The very people that the abused children would expect to offer them solace and aid in fact colluded with the abusers to cover up a national scandal.
The Ryan Report six months ago, which detailed the endemic abuse of children in Church-run institutions, was shocking. Thursday's report of an investigation into how Church authorities and police reacted to known instances of abuse in Ireland's largest diocese of Dublin was, if anything, even more disturbing.
It showed that four successive archbishops covered up allegations of abuse to preserve the reputation of the Church and to avoid scandal. The protection of the institution was regarded as more important than the protection of vulnerable children.
The Church's hierarchy, knowing full well the crimes committed by paedophile priests, tried to keep them secret and became accessories after the fact.
How impotent and frustrated those abused children and their families must have felt. They had no-one to turn to for justice.
The police were as much in thrall to the Church as the ordinary God-fearing Catholic and often declined to interfere, instead leaving it to the Church authorities to handle the issue.
Now, at last, those who were abused have had their revenge.
Irish Minister for Justice Dermot Ahern, whose department commissioned this latest investigation, has pledged that justice, although shamefully delayed, will not be denied and that those priests guilty of abuse - the investigation only referred to a sample of 46 in the period from 1975 to 2004 - will continue to be pursued.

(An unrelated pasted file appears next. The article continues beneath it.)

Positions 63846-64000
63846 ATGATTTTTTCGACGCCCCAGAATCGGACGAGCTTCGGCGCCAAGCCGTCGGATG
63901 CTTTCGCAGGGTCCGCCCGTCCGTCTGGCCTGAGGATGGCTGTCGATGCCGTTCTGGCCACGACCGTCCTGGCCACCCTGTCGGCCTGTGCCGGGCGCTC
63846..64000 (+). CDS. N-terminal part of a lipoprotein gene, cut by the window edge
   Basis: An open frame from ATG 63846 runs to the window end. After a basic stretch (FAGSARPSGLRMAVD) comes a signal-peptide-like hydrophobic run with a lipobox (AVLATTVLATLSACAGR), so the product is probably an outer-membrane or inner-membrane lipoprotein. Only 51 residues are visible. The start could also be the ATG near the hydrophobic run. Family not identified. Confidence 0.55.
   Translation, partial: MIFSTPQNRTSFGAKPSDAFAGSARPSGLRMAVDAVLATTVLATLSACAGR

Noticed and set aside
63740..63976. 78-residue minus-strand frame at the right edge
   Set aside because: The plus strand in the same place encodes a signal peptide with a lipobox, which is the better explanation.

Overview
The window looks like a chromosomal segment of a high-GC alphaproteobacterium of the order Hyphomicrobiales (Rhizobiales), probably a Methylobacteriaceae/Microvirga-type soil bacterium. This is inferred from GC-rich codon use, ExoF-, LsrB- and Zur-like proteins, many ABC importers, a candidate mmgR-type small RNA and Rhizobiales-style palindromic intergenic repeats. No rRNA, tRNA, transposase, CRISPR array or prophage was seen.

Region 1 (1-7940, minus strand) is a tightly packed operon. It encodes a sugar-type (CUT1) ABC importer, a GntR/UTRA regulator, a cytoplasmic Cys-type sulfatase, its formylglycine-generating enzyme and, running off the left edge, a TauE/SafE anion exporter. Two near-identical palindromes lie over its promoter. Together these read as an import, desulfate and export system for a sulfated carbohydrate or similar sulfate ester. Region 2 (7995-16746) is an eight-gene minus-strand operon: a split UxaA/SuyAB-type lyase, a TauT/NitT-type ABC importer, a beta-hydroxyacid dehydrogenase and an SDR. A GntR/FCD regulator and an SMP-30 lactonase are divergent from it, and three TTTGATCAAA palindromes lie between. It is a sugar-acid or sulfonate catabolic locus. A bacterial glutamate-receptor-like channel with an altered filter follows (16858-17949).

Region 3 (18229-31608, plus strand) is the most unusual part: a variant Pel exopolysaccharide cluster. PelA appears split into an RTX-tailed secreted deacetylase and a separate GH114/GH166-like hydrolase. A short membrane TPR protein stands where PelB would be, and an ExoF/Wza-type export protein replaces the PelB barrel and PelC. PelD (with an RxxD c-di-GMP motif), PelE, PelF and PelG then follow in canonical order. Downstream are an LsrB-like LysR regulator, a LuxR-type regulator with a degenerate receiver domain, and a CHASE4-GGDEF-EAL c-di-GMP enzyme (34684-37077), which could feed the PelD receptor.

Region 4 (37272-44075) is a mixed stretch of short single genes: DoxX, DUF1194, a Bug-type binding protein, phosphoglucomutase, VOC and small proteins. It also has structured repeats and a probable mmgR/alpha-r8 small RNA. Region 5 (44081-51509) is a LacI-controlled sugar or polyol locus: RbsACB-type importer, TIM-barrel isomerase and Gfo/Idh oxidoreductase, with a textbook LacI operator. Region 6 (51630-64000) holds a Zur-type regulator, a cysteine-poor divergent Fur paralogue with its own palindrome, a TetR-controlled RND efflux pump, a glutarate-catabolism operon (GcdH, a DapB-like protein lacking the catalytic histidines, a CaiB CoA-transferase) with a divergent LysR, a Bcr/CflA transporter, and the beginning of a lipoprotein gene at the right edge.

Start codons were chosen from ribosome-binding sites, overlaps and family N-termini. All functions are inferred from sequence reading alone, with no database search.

It is imperative that his promises are translated into action if his government is not to become yet another agent of disappointment to the abused.
This latest investigation showed the enormous influence of the Catholic Church in the Republic for generations. Not only was the general population in its grasp, but the apparatus of state was almost subservient to it.
That power and privilege was abused and the scandal that the Church had hoped to avoid, has now engulfed it. The very many hard-working and devout priests have been as let down by their superiors as were the abused children.
The church can never regain its secular influence - nor should it - and it will struggle vainly to retain any moral authority.
It is now imperative that a similar wide-ranging investigation is held in Northern Ireland.
We know that abuse knows no borders.
What we don't know is the extent of that abuse, both on children in care and on those living in the community.
Our own secrets have awaited discovery too long.
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